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9/22/2017 12:11:25 AM
Posted: 8/21/2003 6:42:09 PM EDT
To All,
As you will note , this article is from the Dailypress, I haven't seen
anything about it in the VA Pilot.
Does this mean we will have mass shootings at the airports and city
parks? No. The "crooks" already were carrying their handguns anyway, this
means that people like me and perhaps you, whom are licensed to carry a
concealed handgun, can be on equal footing.I consider this to be a significant step toward getting CCW "out of the closet".
Our Governor is a democrat, but he isn't stupid, he apparently has decided to leave guns alone, even though he can't be reelected.


Concealed weapon ban lifted in airport
By Terry Scanlon
Daily Press

August 15 2003

Despite the signs on the doors that say otherwise, concealed weapons are
allowed inside parts of Norfolk International Airport, thanks to a law that
took effect this summer.

The change happened quietly as the General Assembly and Gov. Mark R. Warner
passed a measure that overrides a wide array of local gun ordinances
throughout Virginia.

In addition to pre-empting the ban on weapons at Hampton Roads' largest
airport, the new state law also overrides local prohibitions against weapons
in city-owned parks in Newport News and Hampton.

Since July 1, people with the proper permit may carry concealed weapons in
the Norfolk airport's ticket lines, parking lots, baggage claim areas and
lounges - all the areas outside of the metal detectors.

"We don't like it," said Ken Scott, the executive director of the Norfolk
Airport Authority. "But for now they're permissible as long as they don't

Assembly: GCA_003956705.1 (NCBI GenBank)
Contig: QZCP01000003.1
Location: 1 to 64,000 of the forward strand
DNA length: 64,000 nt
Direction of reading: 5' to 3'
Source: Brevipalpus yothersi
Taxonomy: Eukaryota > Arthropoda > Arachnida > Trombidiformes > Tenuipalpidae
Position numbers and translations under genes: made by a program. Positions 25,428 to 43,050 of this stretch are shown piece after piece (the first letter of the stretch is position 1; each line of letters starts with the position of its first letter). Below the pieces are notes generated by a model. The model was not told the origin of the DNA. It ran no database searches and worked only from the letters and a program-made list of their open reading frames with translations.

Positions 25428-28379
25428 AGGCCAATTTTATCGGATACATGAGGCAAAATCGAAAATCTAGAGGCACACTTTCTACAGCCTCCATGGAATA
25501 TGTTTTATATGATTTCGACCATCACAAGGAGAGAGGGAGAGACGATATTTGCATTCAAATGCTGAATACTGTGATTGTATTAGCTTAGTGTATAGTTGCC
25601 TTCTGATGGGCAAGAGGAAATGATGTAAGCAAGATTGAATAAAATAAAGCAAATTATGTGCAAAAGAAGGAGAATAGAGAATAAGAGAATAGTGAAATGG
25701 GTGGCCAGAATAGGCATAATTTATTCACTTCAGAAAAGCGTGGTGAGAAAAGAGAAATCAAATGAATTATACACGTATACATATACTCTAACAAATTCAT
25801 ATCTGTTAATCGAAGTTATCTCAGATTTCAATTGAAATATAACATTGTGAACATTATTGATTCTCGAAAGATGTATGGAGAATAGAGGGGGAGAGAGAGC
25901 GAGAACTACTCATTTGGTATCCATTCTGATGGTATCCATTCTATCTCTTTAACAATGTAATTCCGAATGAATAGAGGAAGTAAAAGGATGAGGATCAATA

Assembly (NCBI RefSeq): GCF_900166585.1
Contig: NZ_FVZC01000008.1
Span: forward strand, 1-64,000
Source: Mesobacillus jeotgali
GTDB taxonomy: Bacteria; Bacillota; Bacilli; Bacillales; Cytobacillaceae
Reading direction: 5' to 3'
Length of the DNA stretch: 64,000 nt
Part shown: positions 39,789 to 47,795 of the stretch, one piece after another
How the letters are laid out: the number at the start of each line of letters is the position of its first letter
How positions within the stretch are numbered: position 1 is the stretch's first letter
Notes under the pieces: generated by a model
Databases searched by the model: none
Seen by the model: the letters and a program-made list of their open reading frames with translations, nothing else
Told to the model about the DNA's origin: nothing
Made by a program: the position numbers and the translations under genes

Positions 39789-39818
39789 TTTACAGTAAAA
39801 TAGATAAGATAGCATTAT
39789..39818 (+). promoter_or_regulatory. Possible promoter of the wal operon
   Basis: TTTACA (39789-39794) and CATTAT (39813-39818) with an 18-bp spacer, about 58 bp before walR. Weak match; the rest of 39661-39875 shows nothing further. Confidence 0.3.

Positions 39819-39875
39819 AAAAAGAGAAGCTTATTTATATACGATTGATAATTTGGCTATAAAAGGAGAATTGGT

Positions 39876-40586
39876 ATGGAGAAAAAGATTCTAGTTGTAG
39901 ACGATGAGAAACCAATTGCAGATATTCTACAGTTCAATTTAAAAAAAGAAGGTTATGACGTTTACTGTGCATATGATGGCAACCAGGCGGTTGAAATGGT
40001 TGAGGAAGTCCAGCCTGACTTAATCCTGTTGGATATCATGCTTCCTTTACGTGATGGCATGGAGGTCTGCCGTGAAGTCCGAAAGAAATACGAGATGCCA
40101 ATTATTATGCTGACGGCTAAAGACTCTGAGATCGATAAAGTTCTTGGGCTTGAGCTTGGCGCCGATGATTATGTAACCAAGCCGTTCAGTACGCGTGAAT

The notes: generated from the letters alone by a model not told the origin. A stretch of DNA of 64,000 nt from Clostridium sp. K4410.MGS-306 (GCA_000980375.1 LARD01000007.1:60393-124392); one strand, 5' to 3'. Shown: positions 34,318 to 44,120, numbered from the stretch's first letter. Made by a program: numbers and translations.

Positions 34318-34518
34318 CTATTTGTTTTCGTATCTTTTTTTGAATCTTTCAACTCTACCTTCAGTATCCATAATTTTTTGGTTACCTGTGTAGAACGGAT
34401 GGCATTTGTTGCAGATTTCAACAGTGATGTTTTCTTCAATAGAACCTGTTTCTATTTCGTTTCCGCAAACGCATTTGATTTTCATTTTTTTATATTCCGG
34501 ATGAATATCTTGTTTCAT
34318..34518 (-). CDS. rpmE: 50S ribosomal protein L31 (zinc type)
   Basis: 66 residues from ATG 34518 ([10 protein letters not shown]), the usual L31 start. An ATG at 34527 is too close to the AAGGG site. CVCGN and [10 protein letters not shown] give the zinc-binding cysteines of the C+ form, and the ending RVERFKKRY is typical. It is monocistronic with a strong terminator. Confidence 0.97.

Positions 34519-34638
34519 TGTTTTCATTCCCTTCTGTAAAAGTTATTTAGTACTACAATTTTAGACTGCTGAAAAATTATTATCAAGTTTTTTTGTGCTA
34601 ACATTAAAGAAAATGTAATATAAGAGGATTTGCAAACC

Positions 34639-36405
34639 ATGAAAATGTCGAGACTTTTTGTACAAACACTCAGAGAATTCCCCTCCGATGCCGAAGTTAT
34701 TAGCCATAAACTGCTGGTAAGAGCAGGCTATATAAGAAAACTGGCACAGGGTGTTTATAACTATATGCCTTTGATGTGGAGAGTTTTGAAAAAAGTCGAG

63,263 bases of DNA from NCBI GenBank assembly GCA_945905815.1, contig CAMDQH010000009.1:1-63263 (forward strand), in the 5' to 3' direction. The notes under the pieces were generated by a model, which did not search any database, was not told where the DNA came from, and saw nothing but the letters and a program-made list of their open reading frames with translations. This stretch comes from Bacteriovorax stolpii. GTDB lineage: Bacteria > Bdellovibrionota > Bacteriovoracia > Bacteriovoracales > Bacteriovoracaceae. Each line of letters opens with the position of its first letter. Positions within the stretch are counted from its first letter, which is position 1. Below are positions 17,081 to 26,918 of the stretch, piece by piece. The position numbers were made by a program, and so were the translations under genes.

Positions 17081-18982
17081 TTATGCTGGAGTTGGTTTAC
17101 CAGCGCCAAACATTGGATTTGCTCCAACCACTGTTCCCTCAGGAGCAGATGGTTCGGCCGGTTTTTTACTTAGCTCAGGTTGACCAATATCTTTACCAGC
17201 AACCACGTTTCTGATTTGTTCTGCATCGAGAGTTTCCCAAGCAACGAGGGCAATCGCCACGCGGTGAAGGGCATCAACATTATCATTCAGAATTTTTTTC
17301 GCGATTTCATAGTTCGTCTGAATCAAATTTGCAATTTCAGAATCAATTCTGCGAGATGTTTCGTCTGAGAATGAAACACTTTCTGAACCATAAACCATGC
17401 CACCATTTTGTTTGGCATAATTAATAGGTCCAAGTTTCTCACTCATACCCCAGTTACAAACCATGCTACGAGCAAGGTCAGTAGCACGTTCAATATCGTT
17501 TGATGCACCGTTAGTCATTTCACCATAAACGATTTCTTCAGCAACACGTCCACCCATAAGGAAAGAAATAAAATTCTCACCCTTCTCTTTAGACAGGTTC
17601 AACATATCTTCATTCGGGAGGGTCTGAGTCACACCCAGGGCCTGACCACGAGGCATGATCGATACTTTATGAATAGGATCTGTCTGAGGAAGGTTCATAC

brandish it."

The airport is subject to both state and federal laws. Transportation
Security Administration officials enforce the federal law banning weapons on
airports in the area inside of the metal detectors, Scott said.

Concealed weapons have been allowed all along at Newport News/Williamsburg
International Airport, said Lisa White, the airport's spokeswoman.

Scott said concealed weapons could cause added anxiety for passengers who
might not be aware that some people are allowed to bring weapons into the
airport terminal, especially when people remain concerned about safety.

A spokesman for the governor said Warner asked state Del. Richard "Dick"
Black, R-Loudoun County, to amend the measure so that airports would not be
included, but Black refused. Warner signed the bill instead of amending it
and sending it back to the Legislature.

"The governor is publicly and proudly a supporter of the Second Amendment,"
said Kevin Hall, a spokesman for Warner.

The Northern Virginia Republican who spearheaded the new law said it wipes
out a patchwork of local gun regulations around the state. He said he
rejected an effort to keep the local airport regulations in place because
airports are more dangerous when guns are banned.

"There is no evidence anywhere in the country that having concealed carry
does anything but improve public safety," said Black. "Because in effect
these people are adjunct law enforcement."

Previously, people with concealed weapon permits ran the risk of violating
obscure gun laws as they traveled around the state, Black said.

The uniform set of rules is the fairest way to treat gun owners who have
gone through background checks, and in some cases safety training, before
gaining a permit to carry a concealed weapon, advocates said.

For example, in King George County and Chesapeake, it was illegal to
transport or possess loaded weapons in vehicles, according to Hall. And
concealed weapons were banned in parks in Newport News, Williamsburg,
Portsmouth and Norfolk, even though they were allowed in state parks, Hall

Now a group of gun owners, the Virginia Citizens Defense League, is trying
to get airport officials in Norfolk to amend their no-guns signs on the
terminal doors.

"We'd like the sign to reflect the law to say no weapons except concealed
weapon permit holders and law enforcement, or something like that," said
Philip Van Cleave, the president of the VCDL.

So far, the airport has resisted. Scott said the airport's attorneys have
advised against changing the signs.

Terry Scanlon can be reached at 247-7821 or by e-mail at
tscanlon@dailypress.com <mailto:tscanlon@dailypress.com>

Copyright © 2003, Daily Press <http://www.dailypress.com>

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